While inflation has certainly been at the forefront of the headwinds facing the insurable values landscape, supply chain and logistics channel breakdowns continue to present new challenges. Components that are essential to vehicle manufacturing as well as the oil and gas industry are experiencing extended lead times, specifically for equipment sourced from overseas. Under normal market conditions, the anticipated lead time for motor control centers, a vital component necessary for maintaining electrical integrity for complex properties, would be approximately 4 weeks. Based on discussions with industry experts and operations personnel, the current lead time for these assets can range between 6 and 18 months. Companies have resorted to paying exorbitant premiums to expedite imported goods. Specifically, large natural gas compressors and drivers have lead time increases from 6 months to 24 months due to supply chain bottlenecks.
The Great Resignation
As of December 2022, over 50 million Americans have left the workforce in the past year. The labor market has been slow to return to pre-COVID levels across a multitude of industries. The rate at which Americans are leaving the workforce has reached levels that have not been recorded since the Job Openings and Labor Turnover Survey was initiated by the Bureau of Labor Statistics in December 2000.8 These jobs consist of skilled laborers, technicians, welders, pipe fitters, mechanics, and transportation personnel.
In certain areas of the country with relatively sparse populations and a highly concentrated number of complex properties, the demand for skilled labor has reached critical levels. The Williston Basin of Montana and North Dakota is a region flush with oil and natural gas production with a relatively small population center to attract laborers. While there has been an uptick in the commodity trading prices for crude oil and natural gas, production in the basin has been slow to return to prepandemic levels as a result of a reduced labor workforce.
North Dakota's Department of Mineral Resources Director Lynn Helms stated, "Operators have increased wages by as much as $10 an hour and it hasn't flipped the switch."9 To plug the labor shortage gap, many operators have shifted to hiring "supercommuters" who live outside the region and work for 2-week stretches and then return home. To attract these supercommuters, companies are forced to pay significant premiums.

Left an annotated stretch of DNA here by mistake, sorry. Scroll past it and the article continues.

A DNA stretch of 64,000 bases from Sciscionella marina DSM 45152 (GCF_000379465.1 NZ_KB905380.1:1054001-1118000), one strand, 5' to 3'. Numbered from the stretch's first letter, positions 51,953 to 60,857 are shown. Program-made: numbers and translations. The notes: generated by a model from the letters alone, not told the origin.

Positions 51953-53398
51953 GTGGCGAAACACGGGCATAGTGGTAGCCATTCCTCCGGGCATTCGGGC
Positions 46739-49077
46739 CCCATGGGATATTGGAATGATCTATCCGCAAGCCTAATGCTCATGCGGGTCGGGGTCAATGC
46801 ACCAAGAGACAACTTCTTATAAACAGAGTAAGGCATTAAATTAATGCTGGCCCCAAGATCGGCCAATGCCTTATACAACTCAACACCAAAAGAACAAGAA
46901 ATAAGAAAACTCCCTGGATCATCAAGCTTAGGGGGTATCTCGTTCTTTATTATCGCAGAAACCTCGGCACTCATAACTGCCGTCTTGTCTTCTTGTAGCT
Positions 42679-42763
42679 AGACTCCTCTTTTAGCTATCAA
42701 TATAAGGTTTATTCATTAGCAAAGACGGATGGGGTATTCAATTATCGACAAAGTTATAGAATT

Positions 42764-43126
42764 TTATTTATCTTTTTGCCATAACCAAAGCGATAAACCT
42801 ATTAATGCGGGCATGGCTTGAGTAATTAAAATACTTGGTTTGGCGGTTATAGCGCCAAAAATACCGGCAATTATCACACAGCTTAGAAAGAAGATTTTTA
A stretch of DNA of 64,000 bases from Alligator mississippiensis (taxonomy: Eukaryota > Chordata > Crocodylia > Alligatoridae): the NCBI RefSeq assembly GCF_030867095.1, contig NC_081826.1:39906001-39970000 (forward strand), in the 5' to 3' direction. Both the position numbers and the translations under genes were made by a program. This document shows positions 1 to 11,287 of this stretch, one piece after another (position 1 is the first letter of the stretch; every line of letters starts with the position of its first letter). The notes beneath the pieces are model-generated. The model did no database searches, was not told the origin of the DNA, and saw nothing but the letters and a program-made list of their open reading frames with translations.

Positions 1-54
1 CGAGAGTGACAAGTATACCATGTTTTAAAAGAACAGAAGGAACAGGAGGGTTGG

The ramifications for increased labor costs for insurers are clear. Higher inputs into new construction models that do not reflect current labor costs are likely significantly underestimating the costs necessary for developing accurate replacement cost values.
Liability Risk and Exposure
It is not uncommon for companies and risk managers to apply core inflationary data to the entirety of the statement of values (SOV). Depending on the industry and diversity of assets, the potential liability facing these companies is a significant risk that the core inflation is not reflective of true asset-specific inflation and is, therefore, underinsured. The graphic below illustrates the juxtaposition between core PPI inflation and the current inflation-impacting entities in the industries cited previously in this article.
Current Valuation Trends
In the years preceding the COVID-19 pandemic, it was common practice for risk professionals to apply 2 or 3 percent annualized inflation to the SOV. While there are fundamental issues with applying blanket inflation to complex properties, there was very little resistance to this approach from the broader insurance market.
When considering current CPI and PPI data, a range of 6 to 8 percent is suggested since the practice of implementing 3 percent inflation to an SOV is falling well short of capturing basic core inflation. This has led to increased resistance from insurers who are well aware of the inflationary and supply chain issues and the economic impact they present. In many instances, the use of a blended inflationary trend that captures both core and asset-specific data is an effective means of developing reliable replacement cost values.
Outlook for 2023
The consensus among the majority of analysts and industry experts is a continuation of the headwinds facing the complex property insurance community. While there is still a robust debate with respect to an economic recession in 2023, there is an almost universal agreement that growth will be stagnant or potentially negative in the coming year. Workforce shortages are also anticipated to plague various industries leading to higher labor costs and reduced productivity. Further, the war in Ukraine is likely to continue well into the coming year, which will have worldwide implications for the supply and demand of natural gas and other goods coming from Eastern Europe. While COVID-19 has reasonably been contained, the disease will continue to persist for years to come.
It is imperative for risk managers, brokers, and underwriters to be aware of the issues facing property insurance and the implications of having outdated or inaccurate values. In the event of a natural disaster or other unforeseen loss, the incurred costs to replace any destroyed or damaged assets will reflect current replacement values. An appraisal that includes a thorough on-site inspection of the assets as well as detailed conversations with personnel in finance, operations, and accounting can be an effective means for securing reliable, accurate, and detailed insurable values.